Aimée heads for Bléville, an appropriately blah-sounding place (it is now apparently incorporated into Le Havre) -- though in his Afterword Jean Echenoz draws a "geographical connection" to Raymond Queneau ..... We've seen what she is capable of in the opening chapter, but once in Bléville she rather quietly scouts the place, taking up residence there and getting to know the locals. Of course only a certain kind of local:

It was the rich that interested her, and she went only where there was money.
       Soon enough she is moving in the right circles, laying the groundwork for whatever her plan eventually will be all along the way. She doesn't have a specific plan, initially, but she knows something will develop -- and something does, as Bléville turns out to be a veritable rat's nest of people with things to hide. Conveniently, there's also someone who has the dirt on everyone in town, the impoverished Baron Jules (who likes to show his contempt and make a scene where he can, but so far has avoided revealing all that he knows).
       Aimée has quite a bit of blood on her hands, but the place she's stumbled into is anything but a garden of innocence; indeed, she isn't even responsible for the first shocking deaths on site. Even she is dismayed by what happens, and by the moral corruption on display in Bléville -- but she gets a hold of herself quickly and also sees it as a great opportunity, and so she sets a plan into motion.
       The Baron is a key figure -- he has the dirt that can bring down the locals -- and Aimée needs his help, or needs to use him. She knows her power -- the Baron acknowledges:
"You are a terrifyingly negative and beautiful person"
       Unfortunately, she kind of takes a shine to the Baron, too -- the only halfway sympathetic character in the entire story (though he does take the whole 'piss on society'-attitude a bit too far (and literally)) -- and so when she puts her plan into action it doesn't go exactly as planned.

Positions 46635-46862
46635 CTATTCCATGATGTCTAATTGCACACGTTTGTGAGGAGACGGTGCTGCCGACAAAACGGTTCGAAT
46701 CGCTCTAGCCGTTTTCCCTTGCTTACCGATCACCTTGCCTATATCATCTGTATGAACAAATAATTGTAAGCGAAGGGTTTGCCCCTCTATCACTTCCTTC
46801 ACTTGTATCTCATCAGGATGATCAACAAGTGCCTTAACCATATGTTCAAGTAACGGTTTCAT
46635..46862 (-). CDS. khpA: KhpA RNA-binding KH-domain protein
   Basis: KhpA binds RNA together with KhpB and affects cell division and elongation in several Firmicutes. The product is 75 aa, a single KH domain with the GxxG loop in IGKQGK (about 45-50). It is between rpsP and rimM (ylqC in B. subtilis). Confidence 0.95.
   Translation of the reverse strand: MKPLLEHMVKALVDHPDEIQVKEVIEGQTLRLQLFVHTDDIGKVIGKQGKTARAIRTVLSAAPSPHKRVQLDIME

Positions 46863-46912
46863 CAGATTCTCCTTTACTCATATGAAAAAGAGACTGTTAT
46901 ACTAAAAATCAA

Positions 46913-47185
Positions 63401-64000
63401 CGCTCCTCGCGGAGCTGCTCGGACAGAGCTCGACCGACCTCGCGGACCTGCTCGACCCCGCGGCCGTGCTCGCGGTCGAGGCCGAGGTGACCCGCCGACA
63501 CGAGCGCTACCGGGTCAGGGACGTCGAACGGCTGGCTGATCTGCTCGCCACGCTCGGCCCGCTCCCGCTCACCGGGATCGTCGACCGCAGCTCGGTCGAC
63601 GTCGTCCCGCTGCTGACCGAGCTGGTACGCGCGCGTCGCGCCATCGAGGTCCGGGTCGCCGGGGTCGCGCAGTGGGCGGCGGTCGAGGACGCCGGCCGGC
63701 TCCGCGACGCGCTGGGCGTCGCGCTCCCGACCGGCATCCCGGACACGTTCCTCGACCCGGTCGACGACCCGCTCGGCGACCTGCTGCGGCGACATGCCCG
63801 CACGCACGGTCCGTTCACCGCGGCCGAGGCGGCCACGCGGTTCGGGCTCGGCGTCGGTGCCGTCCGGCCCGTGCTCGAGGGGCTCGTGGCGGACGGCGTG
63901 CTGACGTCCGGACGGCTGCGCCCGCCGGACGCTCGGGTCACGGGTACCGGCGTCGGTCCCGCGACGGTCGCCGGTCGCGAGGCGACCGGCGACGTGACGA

'Bloodbath' doesn't nearly convey what it all comes to in the end ..... As one character notes -- way, way, way too late:
We've been idiots. She really is a killer. We failed to consider that.
       Manchette's vision is utterly nihilistic, his condemnation of society -- or at least of this class that controls local business and politics (which includes members of the media and the police) -- is complete and uncompromising. They also all get what they deserve (in a rather too simplistic, if admittedly somewhat satisfying outcome) in the end.
       Short -- less than a hundred pages -- if not exactly spare, Fatale builds up slowly (after that initial glimpse of what the woman calling herself Mélanie and then Aimée is capable of), before gathering steam and plunging straight into the abyss. Punctuated by ugly deaths (and that's not just the ones Aimée is responsible for), Fatale barely allows a glimpse of possible redemption: there where characters try, even if clumsily, they are immediately undermined (and, well, killed ...). In the end, it all moves a bit too fast (the only way to make all this horror bearable ?), Manchette's message less a slap in the face than a fist between the eyes, leaving the reader reeling.
       Too rushed and too underdeveloped in too many parts (and characters), Fatale is nevertheless a hell of a noir, its nihilism so devastating it takes your breath away.

- M.A.Orthofer, 28 January 2011

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Fatale: Reviews: Jean-Patrick Manchette: Other books by Jean-Patrick Manchette under review: Other books of interest under review:

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About the Author:

       French author Jean-Patrick Manchette lived 1942 to 1995.